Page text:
‘Celebrity’ nude leak coverage denies other victims validation of their ordeal

posted in: Opinion | 0

The Internet has been up in arms over what The Guardian calls “The Great Naked Celebrity Photo Leak of 2014.” Wikipedia calls it the “August 2014 Celebrity Photo Leaks.” Something about this event bothered me, and I couldn’t place it for the longest time. Yes, individuals should have the right to take pictures without fear. Yes, we should hold Apple accountable and cyber-security should increase.

Then, I realized what I disagreed with in the coverage: one word, celebrity.

Here’s the issue: for the past eight years, Anon-Ib, the 4Chan board, has served as a hub for hackers to post selfies stolen from unsuspecting victims’ phones, with complete anonymity. While the board is still offline for “maintenance,” its offshoot, repository site, anonib.com. remains online.

The activities of Anon-Ib didn’t begin with Lawrence and they won’t end with her. Thousands of individuals, mostly female, have had their privacy violated for years. These people have posted stories on Reddit and across message boards, asking for help to get their images taken down.

There are two problems with the media coverage. The first is the emphasis on celebrity. The thing that really gets my knickers in a twist is the fact that this isn’t a new issue, but one that has affected the lives of numerous people, none of them famous, that has been allowed to persist for eight years.

However, when the media turns its attention to the problem, it focuses on the celebrity aspect of the issue.

Calling it “The Great Naked Celebrity Photo Leak of 2014” makes it sound like this is a new event, an isolated happening, instead of what for some has been eight years of turmoil, and for others, who don’t know that their privacy has been violated, is a public relations minefield that could hurt their careers, academics and emotional well-being when it rears its head. To tie it to celebrity and 2014 is to invalidate the trauma of countless others.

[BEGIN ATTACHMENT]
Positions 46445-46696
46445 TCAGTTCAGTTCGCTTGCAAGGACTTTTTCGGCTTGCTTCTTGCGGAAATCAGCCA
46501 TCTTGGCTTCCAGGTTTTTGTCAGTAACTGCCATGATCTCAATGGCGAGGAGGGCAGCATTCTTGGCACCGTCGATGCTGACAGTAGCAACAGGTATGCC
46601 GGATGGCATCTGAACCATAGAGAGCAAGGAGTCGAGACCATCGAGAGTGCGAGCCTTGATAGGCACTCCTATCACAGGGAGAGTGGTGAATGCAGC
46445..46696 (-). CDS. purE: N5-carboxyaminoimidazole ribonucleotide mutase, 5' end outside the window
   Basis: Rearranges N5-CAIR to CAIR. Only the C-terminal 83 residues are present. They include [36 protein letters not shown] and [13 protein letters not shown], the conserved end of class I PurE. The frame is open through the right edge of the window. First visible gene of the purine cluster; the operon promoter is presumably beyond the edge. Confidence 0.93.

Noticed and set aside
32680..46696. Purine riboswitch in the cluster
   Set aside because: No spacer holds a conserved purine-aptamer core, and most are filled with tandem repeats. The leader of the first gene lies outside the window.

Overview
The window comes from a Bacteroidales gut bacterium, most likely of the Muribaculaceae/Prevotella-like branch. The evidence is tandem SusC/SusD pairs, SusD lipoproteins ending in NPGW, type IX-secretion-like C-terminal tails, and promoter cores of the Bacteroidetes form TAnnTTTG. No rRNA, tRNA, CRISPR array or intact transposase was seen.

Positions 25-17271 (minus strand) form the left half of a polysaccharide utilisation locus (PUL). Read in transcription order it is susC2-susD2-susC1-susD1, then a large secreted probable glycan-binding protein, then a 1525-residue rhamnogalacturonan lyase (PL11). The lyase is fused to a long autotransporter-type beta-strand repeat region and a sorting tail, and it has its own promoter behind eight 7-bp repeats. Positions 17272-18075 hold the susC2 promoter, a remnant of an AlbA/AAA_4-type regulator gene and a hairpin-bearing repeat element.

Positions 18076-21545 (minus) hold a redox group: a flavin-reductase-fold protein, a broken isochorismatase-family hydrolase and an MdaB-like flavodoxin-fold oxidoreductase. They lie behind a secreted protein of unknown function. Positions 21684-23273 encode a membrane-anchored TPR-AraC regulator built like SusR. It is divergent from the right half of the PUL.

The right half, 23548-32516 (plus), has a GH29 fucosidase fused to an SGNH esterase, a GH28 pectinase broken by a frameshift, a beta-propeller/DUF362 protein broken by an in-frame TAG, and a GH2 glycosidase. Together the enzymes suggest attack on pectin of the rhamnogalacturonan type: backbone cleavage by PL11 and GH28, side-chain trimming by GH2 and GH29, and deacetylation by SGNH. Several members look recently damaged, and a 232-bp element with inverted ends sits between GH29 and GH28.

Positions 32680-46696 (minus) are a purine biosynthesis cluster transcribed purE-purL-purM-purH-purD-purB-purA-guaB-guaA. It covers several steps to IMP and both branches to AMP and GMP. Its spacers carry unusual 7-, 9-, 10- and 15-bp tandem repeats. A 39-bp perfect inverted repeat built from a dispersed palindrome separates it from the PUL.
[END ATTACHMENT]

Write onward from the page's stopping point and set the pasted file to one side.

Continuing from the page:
Now, I’m not saying that we should just ignore celebrities. We shouldn’t, and a lot of the supportive comments aimed at Lawrence show how much our thinking has changed compared to previous leaks like Kim Kardashian’s private sex tape. However, when we let the celebrity stories overshadow and hide the stories of other people, it becomes a problem.

Of course, some people will argue that this is a jumping off point to discuss issues. If it was, then it shouldn’t be solely couched in the language of celebrity.

The coverage should tend towards contextualizing the event in terms of broader political context, in this case: revenge porn laws. “Revenge porn” refers to any sexually explicit material that is distributed online without the knowledge or consent of the individual in the pictures.

Online discussions of “revenge porn” have not increased in response to the selfies.

The infringement upon privacy by Anon-Ib affects both celebrities and ordinary individuals across the world. Placing an emphasis on the celebrity element should not come at the cost of the ordinary stories. All of these voices must be heard and only then can real change happen.


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